The proper gingerbread cake is a little like the English Christmas cake: it’s supposed to mature before being baked and mature after baking so you might as well get it going in February. The amount of sugar it contains is staggering, albeit under the guise of honey, golden or maple syrup, molasses, treacle and whatever else not. It weirdly doesn’t transfer into taste though, sweet obviously but gingerbread cake is not sickly. I guess the sweetness is balanced by the amount – also staggering – of the spices and their secret balance.
My past experience with gingerbread is quite abysmal, gingerbread cookies discounted: those are a huge success every time. But they are a cinch, melted butter and honey stirred into flour and the toughest task is combining the spices.
The one previous gingerbaking occasion was a spectacular disaster featuring a minor in-oven volcano eruption, with flights worldwide not affected but only just. I overestimated the tin capacity. I underestimated the rising of the cake. There was far too much black goo, presumably the molasses separating from the batter. Basically, the recipe I followed was crap.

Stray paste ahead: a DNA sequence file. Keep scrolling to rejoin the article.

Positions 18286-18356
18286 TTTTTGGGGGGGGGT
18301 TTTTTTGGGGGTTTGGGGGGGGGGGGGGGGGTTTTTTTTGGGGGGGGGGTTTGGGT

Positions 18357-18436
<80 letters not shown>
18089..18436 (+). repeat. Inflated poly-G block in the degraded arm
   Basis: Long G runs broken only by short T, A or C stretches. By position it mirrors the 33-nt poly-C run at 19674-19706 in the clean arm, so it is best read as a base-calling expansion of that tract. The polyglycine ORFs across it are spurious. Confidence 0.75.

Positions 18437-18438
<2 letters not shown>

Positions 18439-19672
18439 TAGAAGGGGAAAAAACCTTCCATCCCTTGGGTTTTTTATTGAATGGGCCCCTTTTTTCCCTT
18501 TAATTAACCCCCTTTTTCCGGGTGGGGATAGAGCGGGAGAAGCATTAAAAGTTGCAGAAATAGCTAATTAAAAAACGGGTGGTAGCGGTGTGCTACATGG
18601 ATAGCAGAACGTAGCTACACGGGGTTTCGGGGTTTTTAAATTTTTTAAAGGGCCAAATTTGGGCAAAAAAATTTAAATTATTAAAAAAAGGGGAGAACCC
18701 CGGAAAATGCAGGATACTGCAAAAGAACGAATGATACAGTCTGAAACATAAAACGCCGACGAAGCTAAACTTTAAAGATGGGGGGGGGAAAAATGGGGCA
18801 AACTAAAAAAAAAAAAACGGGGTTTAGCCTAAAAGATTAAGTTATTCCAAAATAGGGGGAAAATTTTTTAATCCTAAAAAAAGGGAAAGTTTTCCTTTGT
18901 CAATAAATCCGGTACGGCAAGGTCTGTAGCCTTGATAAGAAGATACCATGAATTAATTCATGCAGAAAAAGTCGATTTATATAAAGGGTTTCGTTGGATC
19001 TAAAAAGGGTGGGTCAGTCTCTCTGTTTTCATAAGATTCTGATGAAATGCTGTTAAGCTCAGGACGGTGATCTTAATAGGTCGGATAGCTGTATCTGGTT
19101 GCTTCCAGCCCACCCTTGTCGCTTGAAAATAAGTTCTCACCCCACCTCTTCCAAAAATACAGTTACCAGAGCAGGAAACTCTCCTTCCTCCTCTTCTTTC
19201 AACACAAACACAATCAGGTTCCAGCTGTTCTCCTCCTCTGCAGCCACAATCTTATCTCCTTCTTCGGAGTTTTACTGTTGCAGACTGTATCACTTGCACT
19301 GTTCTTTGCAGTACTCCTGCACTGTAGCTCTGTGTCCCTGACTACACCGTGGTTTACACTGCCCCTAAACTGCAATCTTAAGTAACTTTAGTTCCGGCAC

I can’t trace it back which is a shame as I might test my modern day abilities; or potentially write off my new oven which makes it fortunate. The recipe I used here comes from NY Times Cooking with the sugar content somewhat cut down and the technique simplified. It is foolproof and poses no vulcanological risk. It is festive, and sweet, and tart, and spicy, and something totally perfect for those freaks like me who detest Christmas pudding and fruit cake.